For those as caught up as we are in the WW/VV axis and trajectory this remains as a key part of the puzzle finally available to fans but its just as enticing to any and all who've gotten hooked on Jandek or Tower Recordings over the years. This one's limited (though not as much as its original run, naturally) so best not to sleep on this one.

[MP3] Golden Calves - Mod Bacteria (for Fred Neil)
[MP3] Golden Calves - In The Centre Of The Ring They Are Torturing A Bear

Support the artist. Buy it: HERE
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posted by dissensous at 1:34:00 PM 0 comments


The Boys - Alternative Chartbusters
The Boys had a habit of always being declared on the brink of stardom and always falling short. Their first album mixed punk's edge and pop's bounce into a potent kicker of an album. Their second,
at the time, was somehow dismissed as sounding derivative of themselves. Though in later years it’s become something of a fetishized power pop gem (and rightly so). This reissue not only wraps up the great full album release but some great b-sides and even one of their holiday stints as "The Yobs". Some lineup changes after their third album led to rocky territory and after '81 the band drifted apart. But their reputation remained solid and eventually demand produced a series of reunions. Naturally this one is essential to any fans of the late 70's early 80's punk/power pop axis.

[MP3] The Boys - Do The Contract Hussle

Support the artist. Buy it: HERE

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posted by dissensous at 8:30:00 AM 1 comments


Nothing People

Nothing People are always a welcomed return around here. The band has a proven knack for churning out dark punk deconstructions that somehow still seem to bury a few pop nuggets in the rubble. Smells Like Metal is no exception in that regard; a post-fallout, charred embers laden rocker with their pitch perfect nods to The Twinkeyz and Chrome fully intact. In dire times (or modern times actually) Nothing People's dark, squirming brand of rock seems to make sense. They brandish squall and anxiety like weapons against the ever encroaching tide of the world. They turn their backs on the light and embrace the coming darkness. Someday more than a few parties on the detention block will be soundtracked by their acerbic sweat. And you know that's just fine with us.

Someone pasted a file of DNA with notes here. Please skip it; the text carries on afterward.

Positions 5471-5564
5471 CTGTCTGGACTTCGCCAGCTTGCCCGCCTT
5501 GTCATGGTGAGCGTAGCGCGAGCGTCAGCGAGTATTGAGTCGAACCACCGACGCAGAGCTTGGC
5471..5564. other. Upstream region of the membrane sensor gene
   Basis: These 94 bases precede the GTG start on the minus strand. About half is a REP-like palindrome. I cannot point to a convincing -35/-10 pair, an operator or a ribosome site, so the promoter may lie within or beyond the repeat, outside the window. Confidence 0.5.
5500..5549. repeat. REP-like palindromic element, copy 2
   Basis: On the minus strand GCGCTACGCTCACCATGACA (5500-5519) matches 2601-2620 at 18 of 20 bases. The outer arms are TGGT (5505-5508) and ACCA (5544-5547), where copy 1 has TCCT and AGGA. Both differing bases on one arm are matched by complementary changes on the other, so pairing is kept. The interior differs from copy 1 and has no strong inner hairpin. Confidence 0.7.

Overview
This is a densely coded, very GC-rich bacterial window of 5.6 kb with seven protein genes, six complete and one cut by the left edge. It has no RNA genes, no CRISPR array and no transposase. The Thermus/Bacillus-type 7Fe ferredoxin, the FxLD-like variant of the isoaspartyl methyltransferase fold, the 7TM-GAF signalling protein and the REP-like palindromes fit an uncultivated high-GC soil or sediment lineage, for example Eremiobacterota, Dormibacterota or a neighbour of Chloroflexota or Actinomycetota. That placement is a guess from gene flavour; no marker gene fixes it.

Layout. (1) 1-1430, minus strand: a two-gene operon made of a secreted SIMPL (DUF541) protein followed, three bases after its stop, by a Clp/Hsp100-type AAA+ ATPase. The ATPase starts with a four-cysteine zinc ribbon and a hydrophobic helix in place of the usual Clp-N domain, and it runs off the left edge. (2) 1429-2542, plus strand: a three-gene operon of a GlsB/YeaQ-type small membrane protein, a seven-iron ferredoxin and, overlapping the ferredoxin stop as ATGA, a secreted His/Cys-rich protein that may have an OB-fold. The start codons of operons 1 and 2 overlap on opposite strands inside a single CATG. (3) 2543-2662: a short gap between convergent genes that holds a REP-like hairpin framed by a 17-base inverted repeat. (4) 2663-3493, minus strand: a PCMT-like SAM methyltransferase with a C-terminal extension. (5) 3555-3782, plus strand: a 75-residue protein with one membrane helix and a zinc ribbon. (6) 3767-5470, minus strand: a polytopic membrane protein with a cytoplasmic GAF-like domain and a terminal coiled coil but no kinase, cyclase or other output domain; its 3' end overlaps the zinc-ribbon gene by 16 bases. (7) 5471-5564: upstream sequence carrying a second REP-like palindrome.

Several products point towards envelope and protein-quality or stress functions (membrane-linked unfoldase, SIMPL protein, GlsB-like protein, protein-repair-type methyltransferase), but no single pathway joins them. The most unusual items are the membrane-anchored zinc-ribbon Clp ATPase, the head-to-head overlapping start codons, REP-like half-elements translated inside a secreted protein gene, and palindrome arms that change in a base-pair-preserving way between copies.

[MP3] Nothing People - Cathode Ray Tube / Gut Wind

Support the artist. Buy it: HERE
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posted by dissensous at 9:39:00 AM 0 comments


Instant Action @ K&M in Williamsburg

If you're up for a night of garage, power pop, glam and 70's era punk and you're in the NYC area, come on out to K&M in Williamsburg tonight where I'll be DJing the second of what will hopefully a monthly series.

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posted by dissensous at 9:55:00 AM 0 comments

The Steve Adamyk Band

After getting sick of the bands he was in imploding, breaking up or dissolving Adamyk (Million Dollar Marxists) went for the self-monikered setup, which seems like a damn fine idea. Revolving players? No problem, as long as you remain the core, your name lives on! Adamyk's initial efforts quickly sold out and the sophomore release for Dirtnap is just as infectious as the early singles and album. Rolling the shattered remains of 80's power pop, 90's garage and recent shreds of garage punk together into a whirlwind of catchy melodies and enough guitar crunch to rot your teeth. The Ottawaians (is that a word? It is now) definitely know their garage pop turf and even pay some homage to past masters with a Dickies cover on the second side. Winter needs a few fun releases like this, if nothing else to keep the blood moving and melt away the chill. A recommended addition to your December.

[MP3] Steve Adamyk Band - Landslide

Support the artist. Buy it: HERE
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posted by dissensous at 9:19:00 AM 0 comments


The Chords - So Far Away
It's no secret that we've got an affinity for the loves of John Peel around here, so the fact that The Chords recorded not one but two Peel sessions early on in their career comes as a major plus. Growing out of the 70's Mod revival
in the UK, the band was a favorite of Paul Weller and Sham69. They signed themselves to the latter's production company but fell out soon after over some of the personal opinions of Sham's Jimmy Pursey. The split with Pursey led the band to an album for Polydor which was well received. Despite the critical praise the band has come to be dismissed by some latter day critics as merely a Jam copycat, but the band's sneering lyrics were often far more critical of mother England than their predecessors. Sadly the band split shortly after a falling out at a show in 1980 and despite a short lineup substitution, they were never able to recover momentum. This, however, stands as a prime example of their contributions to the fertile grounds of British punk.